Junginger said it's particularly unusual to 'have two incidents right on the heels of each other,' referring to the two Gresham reports in July.
But media attention on such cases may make it seem like false rape reports are more common than they are, Santos said. If people have the impression that a high percentage of rape reports are false, it in effect shifts accountability from the perpetrator to the victim, she said.
It also creates an environment in which true victims may feel too afraid to report a real rape because they fear not being believed, Santos said.
The exact percentage of false rape reports is up for debate, as the results of studies across the nation widely vary.
A 1994 study by a Purdue University sociologist who focused on one Midwest police department found 41 percent of the department's rape cases were false.
However, a more recent 2008 study by the American Prosecutors Research Institute found the percentage of false rape reports to be in the 2 percent to 8 percent range.
That study also highlighted a major flaw in research arriving at higher percentages: Some police reports classified as false would have been better described as unsubstantiated. It wasn't that the victim made the whole thing up, but that police closed the case because of a lack of evidence needed for prosecution.
Santos pointed out that if a victim is too traumatized to report a rape right away, evidence crucial to a successful prosecution might not be available. Or a meticulous suspect could remove evidence of a sexual assault - such as taking bed linens or forcing victims to shower and brush their teeth.
The study also found that some cases flagged as false in actuality were considered truthful but because details of the incident didn't meet specific elements of a sex crime, they should have been coded as baseless.
In either scenario, whether the case is unsubstantiated or baseless, 'That's different than somebody just making up a story,' Santos said.
Artificially high percentages of false rape reports can create a dangerous perception of rape victims and perpetuate myths, such as only a woman scorned who is out for revenge files a fake rape report, Santos said.
Quite the contrary, found the American Prosecutors Research Institute report. Instead, women who make up false rape reports tend to describe attackers as strangers with vague physical descriptions.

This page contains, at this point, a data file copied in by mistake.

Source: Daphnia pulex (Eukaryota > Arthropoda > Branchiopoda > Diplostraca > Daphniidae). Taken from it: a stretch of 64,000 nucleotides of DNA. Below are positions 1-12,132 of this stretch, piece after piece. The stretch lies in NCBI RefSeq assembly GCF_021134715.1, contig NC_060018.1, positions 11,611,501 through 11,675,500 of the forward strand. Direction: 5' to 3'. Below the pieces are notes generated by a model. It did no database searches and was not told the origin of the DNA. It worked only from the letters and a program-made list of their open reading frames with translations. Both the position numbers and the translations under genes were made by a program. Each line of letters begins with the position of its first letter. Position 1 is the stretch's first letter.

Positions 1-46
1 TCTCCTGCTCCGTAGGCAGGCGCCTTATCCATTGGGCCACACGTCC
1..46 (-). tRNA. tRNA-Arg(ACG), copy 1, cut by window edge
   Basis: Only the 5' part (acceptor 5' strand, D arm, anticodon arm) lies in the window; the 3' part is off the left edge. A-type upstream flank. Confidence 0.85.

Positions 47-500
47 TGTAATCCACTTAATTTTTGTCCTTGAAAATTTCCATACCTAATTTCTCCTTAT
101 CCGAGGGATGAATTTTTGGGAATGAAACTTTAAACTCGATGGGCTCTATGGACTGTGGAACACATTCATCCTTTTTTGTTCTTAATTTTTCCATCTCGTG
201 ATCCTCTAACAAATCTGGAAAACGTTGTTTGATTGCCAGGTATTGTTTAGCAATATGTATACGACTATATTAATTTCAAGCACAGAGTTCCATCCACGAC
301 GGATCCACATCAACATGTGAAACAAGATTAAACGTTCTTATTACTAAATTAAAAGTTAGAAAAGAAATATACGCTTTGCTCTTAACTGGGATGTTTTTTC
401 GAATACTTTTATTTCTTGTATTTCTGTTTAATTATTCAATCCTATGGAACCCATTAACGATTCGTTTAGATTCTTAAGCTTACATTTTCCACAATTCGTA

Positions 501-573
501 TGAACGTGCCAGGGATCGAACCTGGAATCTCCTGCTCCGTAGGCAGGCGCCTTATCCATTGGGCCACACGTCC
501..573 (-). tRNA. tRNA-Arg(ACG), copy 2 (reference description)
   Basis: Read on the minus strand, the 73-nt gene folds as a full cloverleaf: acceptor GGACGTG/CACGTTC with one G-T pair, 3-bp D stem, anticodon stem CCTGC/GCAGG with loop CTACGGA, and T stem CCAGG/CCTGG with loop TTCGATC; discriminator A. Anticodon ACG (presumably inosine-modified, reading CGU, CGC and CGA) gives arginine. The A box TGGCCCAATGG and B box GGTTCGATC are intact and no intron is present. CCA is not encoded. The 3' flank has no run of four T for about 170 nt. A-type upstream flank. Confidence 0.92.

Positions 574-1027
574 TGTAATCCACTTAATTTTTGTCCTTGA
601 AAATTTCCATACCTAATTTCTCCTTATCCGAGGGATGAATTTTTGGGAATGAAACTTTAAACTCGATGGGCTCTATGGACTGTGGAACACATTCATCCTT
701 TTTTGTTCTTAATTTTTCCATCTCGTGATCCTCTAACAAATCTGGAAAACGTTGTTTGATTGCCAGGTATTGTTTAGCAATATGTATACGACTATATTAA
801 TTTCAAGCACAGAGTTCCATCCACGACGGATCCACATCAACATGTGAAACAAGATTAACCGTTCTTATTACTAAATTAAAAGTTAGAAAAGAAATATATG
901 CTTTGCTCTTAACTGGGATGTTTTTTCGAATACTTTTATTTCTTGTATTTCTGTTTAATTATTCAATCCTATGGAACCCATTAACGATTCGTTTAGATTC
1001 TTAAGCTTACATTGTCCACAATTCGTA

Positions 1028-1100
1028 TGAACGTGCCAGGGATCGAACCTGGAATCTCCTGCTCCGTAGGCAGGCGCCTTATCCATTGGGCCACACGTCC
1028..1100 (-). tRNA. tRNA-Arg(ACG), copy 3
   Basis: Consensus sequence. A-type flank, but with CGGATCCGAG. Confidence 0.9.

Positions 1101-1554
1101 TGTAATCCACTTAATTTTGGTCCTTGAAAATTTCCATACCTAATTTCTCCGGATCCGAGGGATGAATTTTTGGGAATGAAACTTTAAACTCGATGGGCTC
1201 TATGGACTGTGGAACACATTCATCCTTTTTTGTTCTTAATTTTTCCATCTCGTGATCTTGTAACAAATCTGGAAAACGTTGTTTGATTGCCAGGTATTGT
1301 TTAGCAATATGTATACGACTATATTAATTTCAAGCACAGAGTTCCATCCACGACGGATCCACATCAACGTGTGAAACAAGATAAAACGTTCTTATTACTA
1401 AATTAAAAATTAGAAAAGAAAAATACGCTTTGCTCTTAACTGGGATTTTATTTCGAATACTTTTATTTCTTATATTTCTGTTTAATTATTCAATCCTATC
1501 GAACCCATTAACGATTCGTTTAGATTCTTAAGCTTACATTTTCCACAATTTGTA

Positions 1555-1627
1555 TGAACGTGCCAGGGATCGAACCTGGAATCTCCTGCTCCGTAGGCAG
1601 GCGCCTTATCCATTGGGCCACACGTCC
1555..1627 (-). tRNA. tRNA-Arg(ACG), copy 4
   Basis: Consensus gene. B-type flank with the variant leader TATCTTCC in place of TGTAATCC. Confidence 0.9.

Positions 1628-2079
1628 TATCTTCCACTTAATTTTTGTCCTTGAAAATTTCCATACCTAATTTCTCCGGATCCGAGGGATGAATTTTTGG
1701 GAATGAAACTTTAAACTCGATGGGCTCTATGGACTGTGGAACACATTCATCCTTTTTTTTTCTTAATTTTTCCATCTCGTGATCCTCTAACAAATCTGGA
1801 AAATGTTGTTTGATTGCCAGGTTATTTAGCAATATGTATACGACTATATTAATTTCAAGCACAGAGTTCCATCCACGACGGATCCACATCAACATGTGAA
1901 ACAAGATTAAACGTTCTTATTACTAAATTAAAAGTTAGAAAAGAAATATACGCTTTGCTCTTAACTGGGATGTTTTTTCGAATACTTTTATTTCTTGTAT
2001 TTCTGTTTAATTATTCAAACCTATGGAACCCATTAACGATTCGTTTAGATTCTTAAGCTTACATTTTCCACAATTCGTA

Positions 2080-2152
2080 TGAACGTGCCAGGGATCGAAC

The silver lining here is it lowers the odds of police arresting a suspect or a person being wrongly convicted.
But, because stranger-on-stranger rapes are so rare, those are the ones media tend to report on. And those media reports could cause people to conclude that the number of fake rape reports is on the rise, because if the media reports on a reported rape that turns out to be false, they must report on that development, too.
'When we focus on the false reports and the false actions, we're supporting an unhealthy debate because we're reinforcing the myths that are out there,' Santos said. Myths that tend to blame the victim, she added.
The American Prosecutors Research Institute report also found that people with serious psychological and emotional problems file the majority of false rape allegations.
Instead of revenge, they're seeking attention and sympathy, the report concluded.
The Gresham Station case and the Washington Park case meet this description. Both women said their attackers were strangers, whom they vaguely described. And both women reportedly made up the stories to avoid accountability for their actions, police say.
Hayes reportedly claimed to be raped at Gresham Station in hopes of keeping her husband from discovering a personal indiscretion that took place earlier in the day. The woman who filed the Portland report allegedly wanted to cover up a theft.
Junginger said the motive behind filing a false police report can be as simple as concocting an excuse for coming home late, or not at all. Often marital problems or issues at home play a role, he said.